The Disenfranchisement of Communities through the Criminal Justice System
Expanding ballot access to all voting-age citizens, particularly the millions who are living and working in our communities with past felony convictions, has been the foundation of many advocates’ pleas to make American life equitable. Whether wrapped in an argument to fend against racism, classism, or even “overcriminalization,” felon advocates’ main issue boils down to preserving the civil rights of every citizen who participates in society, no matter their personal history.
Congress has been paying attention to the federal government’s apparent tendency toward “overcriminalization” or “penchant for writing new laws to criminalize conduct that could be addressed with fines or other remedies,” that ultimately overfill prisons and unfairly restrict otherwise productive citizens of important rights, such as voting, according to a McClatchy Newspapers report earlier this month.
For example, Abner Schoenwetter, a seafood importer, spent six years in prison for agreeing to purchase lobster tails that violated harvest regulations in Honduras. Now, the 64-year-old Florida man “is a convicted felon with an ailing wife, no job or right to vote and three years of supervised release ahead of him.”
“We’re talking about people’s freedom and the way it affects people’s faith in their government or lack thereof. We’ve got to get this cleaned up,” said Rep. Louie Gohmert (R-Texas) at a hearing in the House Judiciary subcommittee hearing recently.
“Overcriminalization” particularly hurts citizens in states with more restrictive rules on felon disenfranchisement. All but two states restrict convicted felons from voting rights at some point in their sentences, leaving four million citizens voiceless, but “free” in our communities, a disproportionate number belonging African-American or low-income neighborhoods. Earlier this year, Congress attempted to address this issue by setting a federal standard for disenfranchisement rules with the introduction of the Democracy Restoration Act. But, the bill hasn’t progressed since March.
Overcriminalization and the lack of a federal standard for disenfranchisement rules exacerbates the criminal justice system’s inherent racial and economic biases that affect the quality of life of both the released convicted felons as well as the communities to which they return.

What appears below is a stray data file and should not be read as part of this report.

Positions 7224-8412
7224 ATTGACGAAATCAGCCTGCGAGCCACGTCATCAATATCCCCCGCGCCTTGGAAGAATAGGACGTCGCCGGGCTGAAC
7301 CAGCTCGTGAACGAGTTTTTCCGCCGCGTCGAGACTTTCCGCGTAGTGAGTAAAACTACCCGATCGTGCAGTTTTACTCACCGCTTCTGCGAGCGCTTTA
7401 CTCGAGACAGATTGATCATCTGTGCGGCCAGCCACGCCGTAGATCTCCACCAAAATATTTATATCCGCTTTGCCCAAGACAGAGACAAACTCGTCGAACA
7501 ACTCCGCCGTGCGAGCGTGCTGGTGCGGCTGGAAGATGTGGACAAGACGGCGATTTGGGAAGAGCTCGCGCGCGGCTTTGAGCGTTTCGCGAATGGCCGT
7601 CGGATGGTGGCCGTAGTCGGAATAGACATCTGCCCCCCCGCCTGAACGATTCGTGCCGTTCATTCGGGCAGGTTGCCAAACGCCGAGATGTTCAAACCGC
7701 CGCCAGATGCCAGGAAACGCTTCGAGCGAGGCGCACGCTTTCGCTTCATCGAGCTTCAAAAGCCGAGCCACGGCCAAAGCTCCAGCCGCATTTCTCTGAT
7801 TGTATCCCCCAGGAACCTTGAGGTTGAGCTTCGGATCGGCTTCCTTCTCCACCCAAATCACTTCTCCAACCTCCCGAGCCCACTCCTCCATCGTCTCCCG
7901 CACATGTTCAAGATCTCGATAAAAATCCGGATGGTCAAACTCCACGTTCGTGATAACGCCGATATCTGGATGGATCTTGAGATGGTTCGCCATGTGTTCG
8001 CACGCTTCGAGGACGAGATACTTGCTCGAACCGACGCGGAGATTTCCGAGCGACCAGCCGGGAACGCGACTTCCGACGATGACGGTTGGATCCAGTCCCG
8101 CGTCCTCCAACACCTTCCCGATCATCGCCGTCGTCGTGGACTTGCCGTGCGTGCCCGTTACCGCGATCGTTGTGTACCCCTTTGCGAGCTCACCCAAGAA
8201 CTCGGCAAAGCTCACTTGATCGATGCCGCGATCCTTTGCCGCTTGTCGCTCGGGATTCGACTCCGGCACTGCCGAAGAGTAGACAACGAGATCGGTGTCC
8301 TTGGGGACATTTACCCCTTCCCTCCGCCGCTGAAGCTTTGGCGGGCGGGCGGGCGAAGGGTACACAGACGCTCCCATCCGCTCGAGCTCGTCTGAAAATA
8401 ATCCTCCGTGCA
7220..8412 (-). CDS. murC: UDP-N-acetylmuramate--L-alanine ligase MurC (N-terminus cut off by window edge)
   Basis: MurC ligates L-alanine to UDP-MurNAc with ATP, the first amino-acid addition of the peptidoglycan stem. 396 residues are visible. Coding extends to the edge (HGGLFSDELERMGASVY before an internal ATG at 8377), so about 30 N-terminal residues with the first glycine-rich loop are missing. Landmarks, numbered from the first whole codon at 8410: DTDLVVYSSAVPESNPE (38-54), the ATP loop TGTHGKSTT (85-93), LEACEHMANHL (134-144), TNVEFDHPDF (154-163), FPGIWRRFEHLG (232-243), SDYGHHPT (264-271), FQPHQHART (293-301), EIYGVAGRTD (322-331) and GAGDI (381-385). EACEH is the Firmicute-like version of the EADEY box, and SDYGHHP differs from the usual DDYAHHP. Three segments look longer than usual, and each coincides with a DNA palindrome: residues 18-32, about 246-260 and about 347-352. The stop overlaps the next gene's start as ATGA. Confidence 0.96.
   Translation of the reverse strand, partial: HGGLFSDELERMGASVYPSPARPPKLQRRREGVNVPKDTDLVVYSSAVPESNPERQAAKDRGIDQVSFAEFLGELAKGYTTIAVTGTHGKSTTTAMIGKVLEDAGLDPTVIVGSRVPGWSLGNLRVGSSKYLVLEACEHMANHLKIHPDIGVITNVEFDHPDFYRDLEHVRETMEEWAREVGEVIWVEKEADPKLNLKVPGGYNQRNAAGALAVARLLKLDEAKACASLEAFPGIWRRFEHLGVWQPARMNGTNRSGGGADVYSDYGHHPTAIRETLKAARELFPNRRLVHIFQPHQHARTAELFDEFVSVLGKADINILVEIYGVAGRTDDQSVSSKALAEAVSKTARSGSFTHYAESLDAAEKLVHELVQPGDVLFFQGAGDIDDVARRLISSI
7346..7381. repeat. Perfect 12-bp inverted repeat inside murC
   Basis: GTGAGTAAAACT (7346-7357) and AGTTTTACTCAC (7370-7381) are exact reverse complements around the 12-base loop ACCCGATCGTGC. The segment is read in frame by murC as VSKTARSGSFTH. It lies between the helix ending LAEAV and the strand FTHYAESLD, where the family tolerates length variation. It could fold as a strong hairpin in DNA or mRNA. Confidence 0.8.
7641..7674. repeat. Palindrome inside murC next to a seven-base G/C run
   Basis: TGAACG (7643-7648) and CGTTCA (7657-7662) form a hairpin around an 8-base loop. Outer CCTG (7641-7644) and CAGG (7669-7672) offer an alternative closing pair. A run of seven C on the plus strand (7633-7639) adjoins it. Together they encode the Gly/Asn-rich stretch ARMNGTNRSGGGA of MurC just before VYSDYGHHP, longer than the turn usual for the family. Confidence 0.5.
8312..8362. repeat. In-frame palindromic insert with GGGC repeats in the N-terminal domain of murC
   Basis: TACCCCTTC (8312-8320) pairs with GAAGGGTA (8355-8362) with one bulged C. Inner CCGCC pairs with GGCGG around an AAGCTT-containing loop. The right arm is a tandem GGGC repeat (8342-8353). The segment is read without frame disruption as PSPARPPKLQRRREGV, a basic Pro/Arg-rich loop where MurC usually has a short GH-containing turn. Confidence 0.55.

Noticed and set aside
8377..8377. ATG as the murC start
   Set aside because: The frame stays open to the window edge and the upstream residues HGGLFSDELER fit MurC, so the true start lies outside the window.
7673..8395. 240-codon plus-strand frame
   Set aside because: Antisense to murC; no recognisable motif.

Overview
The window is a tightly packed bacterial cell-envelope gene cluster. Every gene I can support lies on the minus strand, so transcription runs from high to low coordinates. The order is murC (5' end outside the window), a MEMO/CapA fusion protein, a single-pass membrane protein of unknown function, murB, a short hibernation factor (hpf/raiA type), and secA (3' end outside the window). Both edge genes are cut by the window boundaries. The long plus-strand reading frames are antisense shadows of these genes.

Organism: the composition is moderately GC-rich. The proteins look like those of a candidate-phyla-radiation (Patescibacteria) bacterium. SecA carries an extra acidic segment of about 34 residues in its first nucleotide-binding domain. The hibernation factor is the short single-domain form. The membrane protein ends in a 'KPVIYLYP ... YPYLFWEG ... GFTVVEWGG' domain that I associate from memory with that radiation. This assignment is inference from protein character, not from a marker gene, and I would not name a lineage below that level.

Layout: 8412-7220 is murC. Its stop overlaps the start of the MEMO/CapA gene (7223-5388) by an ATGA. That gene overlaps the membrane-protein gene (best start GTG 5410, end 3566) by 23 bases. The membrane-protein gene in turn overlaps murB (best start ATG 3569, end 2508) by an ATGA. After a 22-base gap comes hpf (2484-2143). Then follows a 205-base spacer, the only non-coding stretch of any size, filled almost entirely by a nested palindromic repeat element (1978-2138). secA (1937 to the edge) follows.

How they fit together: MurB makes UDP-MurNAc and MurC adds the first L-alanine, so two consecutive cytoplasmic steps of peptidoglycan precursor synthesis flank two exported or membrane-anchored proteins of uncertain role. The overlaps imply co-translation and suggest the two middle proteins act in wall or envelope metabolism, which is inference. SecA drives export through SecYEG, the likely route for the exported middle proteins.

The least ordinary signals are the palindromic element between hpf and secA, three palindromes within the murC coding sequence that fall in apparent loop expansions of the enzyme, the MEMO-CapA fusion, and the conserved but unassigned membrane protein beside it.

Last month, Washington’s ban on felon voting–which was struck down in January as racially discriminatory by the 9th Circuit Court of Appeals– was once again heard by the same court. According to OPB News, Secretary of State Sam Reed defends the law, saying “we believe the loss of voting rights is really a reasonable and appropriate sanction for society to demand of felons while they are behind bars or on community supervision.” However, in a state where “African Americans make up 4-percent of the general population, but 17-percent of the prison population,” something isn’t right.
“Even if a punishment is reasonable it shouldn’t be meted out to a group of people more frequently just because of the color of their skin,” said attorney Dale Ho with the NAACP Legal Defense Fund.
According to a new Brennan Center for Justice report, Criminal Justice Debt: A Barrier to Reentry, a growing trend in felon punishment are “user fees” or “financial obligations imposed not for any traditional criminal justice purpose such as punishment, deterrence, or rehabilitation but rather to fund tight state budgets.”
“But in the rush to collect, made all the more intense by the fiscal crises in many states, no one is considering the ways in which the resulting debt can undermine reentry prospects, pave the way back to prison or jail, and result in yet more costs to the public.”
Whether advocates for ex-offenders cite “overcriminalization” or racial or economic biases as hindrances to reintegration into society, ultimately ballot access for ex-offenders is vital to American life. It can start with consistent polices to prevent large-scale disenfranchisement of both ex-offenders (and their communities) because democracy works best when all Americans can participate.